A network of high strength rock-fall catch fences from Maccaferri has been installed along the main Huddersfield to Sheffield rail line in Yorkshire. Maccaferri takes a look at the project and assesses the design and construction challenges faced by the installation team.

In the rugged, Pennine hills of South Yorkshire, the Penistone Rail Line links Huddersfield with the steel city of Sheffield, some 25 miles further south.

Originally built by the Lancashire and Yorkshire Company in the 1850’s, the Penistone Line winds its way through tunnels and cuttings and a string of pretty hillside villages. Just north of the pie village of Denby Dale, the single track rail line emerges from the Cumberworth Tunnel into a 14m deep cutting.

The cutting slopes stand at angles between 45° – 55° from horizontal with rock outcrops between 1m and 2m in height. Weathering over the last 160 years has resulted in significant weakening of the cutting sides with consequent risk of instability and debris fall.

Following detailed engineering assessment of the site in March 2009, Network Rail appointed Leeds-based partnership contractors CML as principal contractors for a design and build programme of remedial works. CML in turn, worked closely with designers, URS Scott Wilson of Derby, to develop a cost-effective engineered solution to provide Network Rail with a 60 year minimum design life for the works.

CML managing director, Geoff Mortimer explains: "The main failure mechanism observed in the cutting was block fall from the intermediate layers of sandstone, most likely caused by ravelling failures from the underlying mudstone. Potentially loose blocks were observed on both the up and the down side cutting slopes."

Access to the site was difficult as the cutting is some distance from the nearest road. Wooded areas at the head of the cutting made it extremely difficult to bring plant or lifting equipment close enough to be effective. Restricted line-possession also meant that much of the work would have had to be undertaken at night.

The degree of potential hazard to the rail line was considerable, as Adrian Koe, principal engineer for URS Scott Wilson explains: "Rock-fall modelling indicated that lateral trajectories of falling rock were sufficient to enable them to reach the track below. With block sizes in the range of 200mm – 600mm diameter, there was a significant risk these could cause a derailment should they become dislodged."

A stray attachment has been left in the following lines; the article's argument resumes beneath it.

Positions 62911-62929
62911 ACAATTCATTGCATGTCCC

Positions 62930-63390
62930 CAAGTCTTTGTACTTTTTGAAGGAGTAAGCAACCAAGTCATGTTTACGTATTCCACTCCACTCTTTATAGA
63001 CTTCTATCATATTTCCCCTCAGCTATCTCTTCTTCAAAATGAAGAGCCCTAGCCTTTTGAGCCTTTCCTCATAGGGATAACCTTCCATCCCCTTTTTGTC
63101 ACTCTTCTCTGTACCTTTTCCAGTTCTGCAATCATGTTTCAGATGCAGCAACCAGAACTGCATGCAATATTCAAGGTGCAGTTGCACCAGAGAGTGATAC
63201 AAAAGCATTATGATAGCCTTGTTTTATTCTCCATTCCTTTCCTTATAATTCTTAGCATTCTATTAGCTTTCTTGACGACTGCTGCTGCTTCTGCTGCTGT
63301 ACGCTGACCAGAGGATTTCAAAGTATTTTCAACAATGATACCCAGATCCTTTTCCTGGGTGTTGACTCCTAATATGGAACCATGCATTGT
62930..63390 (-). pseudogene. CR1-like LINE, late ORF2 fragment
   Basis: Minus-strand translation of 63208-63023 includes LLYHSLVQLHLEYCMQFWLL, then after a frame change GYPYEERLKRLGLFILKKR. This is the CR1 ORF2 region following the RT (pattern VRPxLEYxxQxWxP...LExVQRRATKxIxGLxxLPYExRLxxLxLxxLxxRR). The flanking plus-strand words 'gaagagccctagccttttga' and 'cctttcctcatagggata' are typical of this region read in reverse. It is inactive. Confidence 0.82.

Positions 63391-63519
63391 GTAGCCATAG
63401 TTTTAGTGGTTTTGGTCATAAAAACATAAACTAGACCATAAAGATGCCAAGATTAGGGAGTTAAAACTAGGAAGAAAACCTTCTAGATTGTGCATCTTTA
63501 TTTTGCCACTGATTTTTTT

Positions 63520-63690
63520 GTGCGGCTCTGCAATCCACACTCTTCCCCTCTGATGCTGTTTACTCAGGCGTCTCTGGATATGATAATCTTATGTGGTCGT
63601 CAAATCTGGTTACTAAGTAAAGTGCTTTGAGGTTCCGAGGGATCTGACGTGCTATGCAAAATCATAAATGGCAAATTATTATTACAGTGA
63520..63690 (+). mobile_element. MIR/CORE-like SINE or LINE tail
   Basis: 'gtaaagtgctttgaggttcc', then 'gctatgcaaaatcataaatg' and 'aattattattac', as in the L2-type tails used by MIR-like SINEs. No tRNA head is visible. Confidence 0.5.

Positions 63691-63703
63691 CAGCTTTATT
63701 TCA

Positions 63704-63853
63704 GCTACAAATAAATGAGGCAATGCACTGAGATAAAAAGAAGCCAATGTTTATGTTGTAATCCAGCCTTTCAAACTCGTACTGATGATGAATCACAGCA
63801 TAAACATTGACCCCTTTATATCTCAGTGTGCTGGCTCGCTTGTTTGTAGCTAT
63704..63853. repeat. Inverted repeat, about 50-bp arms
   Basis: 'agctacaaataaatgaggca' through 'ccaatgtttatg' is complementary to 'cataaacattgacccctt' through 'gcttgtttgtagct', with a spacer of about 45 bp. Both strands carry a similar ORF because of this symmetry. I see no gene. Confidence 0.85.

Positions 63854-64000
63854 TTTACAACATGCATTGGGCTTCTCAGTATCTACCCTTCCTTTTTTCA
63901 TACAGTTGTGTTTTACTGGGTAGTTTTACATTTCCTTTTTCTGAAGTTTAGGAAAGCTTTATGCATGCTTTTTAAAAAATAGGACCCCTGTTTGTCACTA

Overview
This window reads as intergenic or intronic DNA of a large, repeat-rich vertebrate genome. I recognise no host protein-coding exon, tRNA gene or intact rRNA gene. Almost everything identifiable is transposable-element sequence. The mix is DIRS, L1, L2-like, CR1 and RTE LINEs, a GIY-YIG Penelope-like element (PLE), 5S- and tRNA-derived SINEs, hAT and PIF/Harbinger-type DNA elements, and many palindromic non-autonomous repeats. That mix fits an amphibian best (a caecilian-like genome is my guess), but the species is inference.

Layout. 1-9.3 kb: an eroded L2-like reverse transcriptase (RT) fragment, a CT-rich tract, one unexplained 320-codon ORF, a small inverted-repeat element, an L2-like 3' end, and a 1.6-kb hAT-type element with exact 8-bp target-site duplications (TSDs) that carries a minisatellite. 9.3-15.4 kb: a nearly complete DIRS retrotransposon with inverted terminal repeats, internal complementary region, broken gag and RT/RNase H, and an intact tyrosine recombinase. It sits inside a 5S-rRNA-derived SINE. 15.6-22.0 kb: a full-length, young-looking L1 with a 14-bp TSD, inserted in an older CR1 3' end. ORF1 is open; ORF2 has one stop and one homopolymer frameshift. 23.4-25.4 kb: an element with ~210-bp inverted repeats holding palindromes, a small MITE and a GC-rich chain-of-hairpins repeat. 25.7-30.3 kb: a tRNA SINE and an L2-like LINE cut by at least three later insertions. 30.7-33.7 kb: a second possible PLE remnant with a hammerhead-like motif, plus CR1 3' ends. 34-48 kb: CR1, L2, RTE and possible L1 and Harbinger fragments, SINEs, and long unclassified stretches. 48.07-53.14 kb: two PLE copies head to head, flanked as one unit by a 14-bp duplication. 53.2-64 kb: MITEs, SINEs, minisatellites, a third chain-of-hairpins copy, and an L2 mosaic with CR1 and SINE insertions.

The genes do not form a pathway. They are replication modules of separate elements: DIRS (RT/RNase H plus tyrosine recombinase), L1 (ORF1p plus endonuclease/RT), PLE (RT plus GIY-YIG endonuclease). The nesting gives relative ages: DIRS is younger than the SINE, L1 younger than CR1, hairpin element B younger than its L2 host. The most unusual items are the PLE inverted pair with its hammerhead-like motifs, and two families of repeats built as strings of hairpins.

The solution chosen was a network of high strength, dynamic rock-fall catch fences, 2m -3m in height, installed near the bottom of the slope to prevent debris spilling onto the line.

The catch fence system selected was a Maccaferri CTR 05-07-B system, comprising continuous, steel-cable mesh panels and energy dissipaters, stretched between articulated vertical posts. The catch fence, one of a wide range from the company is capable of withstanding 500kJ impacts for maximum energy level (MEL) designs.

Adrian Koe continued: "The catch fence was positioned 2m up from the toe of the slope to clear the kinematic envelope of a passing train and to allow for deformation of the fence during impact."

According to Dr David Cheer, rockfall mitigation specialist for Maccaferri, catch fence design is now a sophisticated, high-tech process with the development of ever-more efficient systems, capable of absorbing huge amounts of kinetic energy possessed by falling debris. Much of the development work is European lead and has resulted in the adoption of new European testing guidelines, ETAG 027.

David Cheer explained: "ETAG 027 – the European technical approval guideline 027, sets out the minimum standards for the manufacture, performance and ongoing product conformance testing of rock-fall protection kits sold within the EU."

Maccaferri’s CTR fence systems exceed the requirements of category A as defined by ETAG 027 (the most stringent category) and are supplied in kits which are designed to provide rock-fall protection from 250kJ, up to a maximum impact energy of 5,000kJ – the equivalent of stopping a 16.5t lorry travelling at 57mph, within 5.6m displacement.

Maccaferri fence kits are supplied to site part-prefabricated for simple, safe and rapid onsite assembly. The kits come with the majority of connections made in the factory so installation variables are minimised and reliable long term performance is assured.

Adrian Koe of URS Scott Wilson concluded: "The portability of the Maccaferri catch fence system was also felt to be a huge advantage. Top down rope access techniques were used and this allowed installation of the fence whilst trains were still running. In fact, only a small number of night time possession were required, which reduced the construction costs significantly."